Traditionally, mental disorders have been conceptualized as distinct, episodic, and categorical. Both the DSM and ICD systems conceptualize mental disorders as polythetic and categorical concepts. The first, means that a specific mental disorder is defined by multiple symptoms, and not all symptoms are considered a mental disorder present in that specific case. Instead, to consider a diagnosis, a certain combination and number of symptoms, fewer than the entire number of symptoms of the disorder, must be identified. The second, means that all mental disorders are binary (either/or) concepts. Hence, a disorder is considered to exist when the right combination and number of symptoms can be observed, and absent when such symptoms are not present in the correct number and combination. No exceptions or degrees of variation between existent vs. absent, are considered or permitted (Krueger & Bezdjian, 2009).
Research evidence indicates that multiple disorders are, in fact, “sequentially comorbid, recurrent/chronic, and exist on a continuum” (Caspi et al., 2014: p. 119). In fact, “predictors of psychological distress syndromes are most accurately operationalized by using dimensional measures” (Kessler, 2002: p. 171). DSM-5 field trials, for example, unveiled that almost 40% of diagnoses investigated did not reach the acceptable cutoff for inter-rater agreement (Regier et al., 2013). Despite the DSM-5 taking a slightly more dimensional approach, its essence is still categorical hence, as highlighted earlier, it conceptualizes disorders as discrete units—an individual either has it or not (van Heugten-van der Kloet & van Heugten, 2015).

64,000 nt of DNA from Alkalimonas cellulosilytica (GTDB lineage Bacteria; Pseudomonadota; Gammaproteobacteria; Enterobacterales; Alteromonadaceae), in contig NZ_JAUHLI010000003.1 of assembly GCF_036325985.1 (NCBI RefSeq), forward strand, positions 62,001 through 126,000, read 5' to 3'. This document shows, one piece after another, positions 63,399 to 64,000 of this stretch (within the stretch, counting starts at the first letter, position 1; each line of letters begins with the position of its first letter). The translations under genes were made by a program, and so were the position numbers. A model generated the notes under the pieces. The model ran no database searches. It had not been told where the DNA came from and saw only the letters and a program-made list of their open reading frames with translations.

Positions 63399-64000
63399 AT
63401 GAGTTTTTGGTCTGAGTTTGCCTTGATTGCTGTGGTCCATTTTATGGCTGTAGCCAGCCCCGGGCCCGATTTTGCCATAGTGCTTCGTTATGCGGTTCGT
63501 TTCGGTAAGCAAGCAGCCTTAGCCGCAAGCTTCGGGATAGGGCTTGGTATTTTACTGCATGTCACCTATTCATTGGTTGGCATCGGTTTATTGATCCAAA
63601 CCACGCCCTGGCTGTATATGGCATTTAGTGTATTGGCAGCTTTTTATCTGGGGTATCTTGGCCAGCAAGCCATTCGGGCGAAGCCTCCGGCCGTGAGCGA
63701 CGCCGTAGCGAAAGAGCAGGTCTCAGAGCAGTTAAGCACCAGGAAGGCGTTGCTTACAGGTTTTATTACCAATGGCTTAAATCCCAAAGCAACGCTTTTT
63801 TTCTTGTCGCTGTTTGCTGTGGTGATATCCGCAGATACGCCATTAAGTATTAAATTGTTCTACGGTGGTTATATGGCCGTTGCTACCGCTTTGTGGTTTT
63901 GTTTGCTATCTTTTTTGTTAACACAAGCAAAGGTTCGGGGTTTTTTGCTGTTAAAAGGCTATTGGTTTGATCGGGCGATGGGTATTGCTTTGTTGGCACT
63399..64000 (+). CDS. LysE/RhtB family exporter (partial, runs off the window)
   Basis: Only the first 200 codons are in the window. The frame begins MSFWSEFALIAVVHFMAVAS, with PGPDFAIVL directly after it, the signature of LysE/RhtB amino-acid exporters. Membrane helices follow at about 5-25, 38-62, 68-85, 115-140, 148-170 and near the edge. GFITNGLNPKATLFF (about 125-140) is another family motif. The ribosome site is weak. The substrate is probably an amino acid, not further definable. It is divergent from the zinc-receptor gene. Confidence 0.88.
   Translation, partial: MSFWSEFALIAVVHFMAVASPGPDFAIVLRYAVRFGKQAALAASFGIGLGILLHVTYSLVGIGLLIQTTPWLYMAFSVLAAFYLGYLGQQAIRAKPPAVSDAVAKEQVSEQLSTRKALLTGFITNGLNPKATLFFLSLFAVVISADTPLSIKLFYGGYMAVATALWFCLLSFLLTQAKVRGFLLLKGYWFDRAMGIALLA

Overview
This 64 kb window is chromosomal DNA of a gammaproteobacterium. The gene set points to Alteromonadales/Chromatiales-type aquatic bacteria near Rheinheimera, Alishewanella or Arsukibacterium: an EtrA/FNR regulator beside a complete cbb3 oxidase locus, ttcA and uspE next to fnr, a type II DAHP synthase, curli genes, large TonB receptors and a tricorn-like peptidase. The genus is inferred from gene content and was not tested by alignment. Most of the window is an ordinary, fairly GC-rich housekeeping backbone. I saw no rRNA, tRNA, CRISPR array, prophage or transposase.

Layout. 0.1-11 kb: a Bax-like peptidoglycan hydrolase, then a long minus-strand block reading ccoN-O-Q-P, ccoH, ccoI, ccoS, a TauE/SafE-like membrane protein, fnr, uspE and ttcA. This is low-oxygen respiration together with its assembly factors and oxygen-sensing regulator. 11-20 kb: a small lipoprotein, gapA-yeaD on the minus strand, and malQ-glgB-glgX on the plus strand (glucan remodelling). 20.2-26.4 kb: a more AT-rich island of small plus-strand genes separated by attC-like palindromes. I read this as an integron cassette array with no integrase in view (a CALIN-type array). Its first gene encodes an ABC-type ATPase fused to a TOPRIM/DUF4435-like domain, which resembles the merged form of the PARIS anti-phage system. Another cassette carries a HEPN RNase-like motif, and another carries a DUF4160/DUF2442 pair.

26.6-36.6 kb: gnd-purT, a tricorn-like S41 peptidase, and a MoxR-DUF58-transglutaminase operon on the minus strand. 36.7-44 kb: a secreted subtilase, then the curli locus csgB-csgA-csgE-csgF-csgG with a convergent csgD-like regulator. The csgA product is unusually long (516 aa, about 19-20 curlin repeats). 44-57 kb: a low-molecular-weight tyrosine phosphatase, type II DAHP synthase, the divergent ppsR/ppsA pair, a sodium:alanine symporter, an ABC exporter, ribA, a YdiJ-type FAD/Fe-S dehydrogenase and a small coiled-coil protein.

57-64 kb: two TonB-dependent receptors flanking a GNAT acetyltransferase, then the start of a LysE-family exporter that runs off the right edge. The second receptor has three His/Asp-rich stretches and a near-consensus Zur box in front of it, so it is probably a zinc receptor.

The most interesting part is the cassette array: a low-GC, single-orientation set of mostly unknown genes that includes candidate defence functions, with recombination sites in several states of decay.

3.2. Lack of Diagnostic Precision
The issues highlighted above are particularly relevant when diagnosing personality disorders (Trull & Durrett, 2005; Zimmerman, 2011). As noted by Andión et al. (2013), in diagnosing Borderline Personality Disorder (BPD), for example, the DSM-5 system comprises nine diagnostic criteria of which a minimum of five need to be present for its diagnosis. Performing this algorithmic combination yields 256 distinct presentations of BPD. Another example is attempting to capture the range of symptoms for Post-traumatic Stress Disorder (PTSD) which, following the DSM-5 revision, yields the phenomenal number of 636,120 combinations (Galatzer-Levy & Bryant, 2013).
Three additional examples of problems associated with using a categorical system, such as the DSM-5, to assess and classify personality disorders include the facts that the system: 1) By and large, was generated mostly from research using normal populations and has not been easy to apply to psychopathological populations; 2) Adopted a categorical classification more suitable with the medical classification of diseases; and 3) Experienced controversy (e.g. lack of consensus) relating to proposed recent changes to the classification of personality disorders in DSM-5 (Oldham, 2015).
3.3. Subjective, Reductionist, and Atheoretical Approach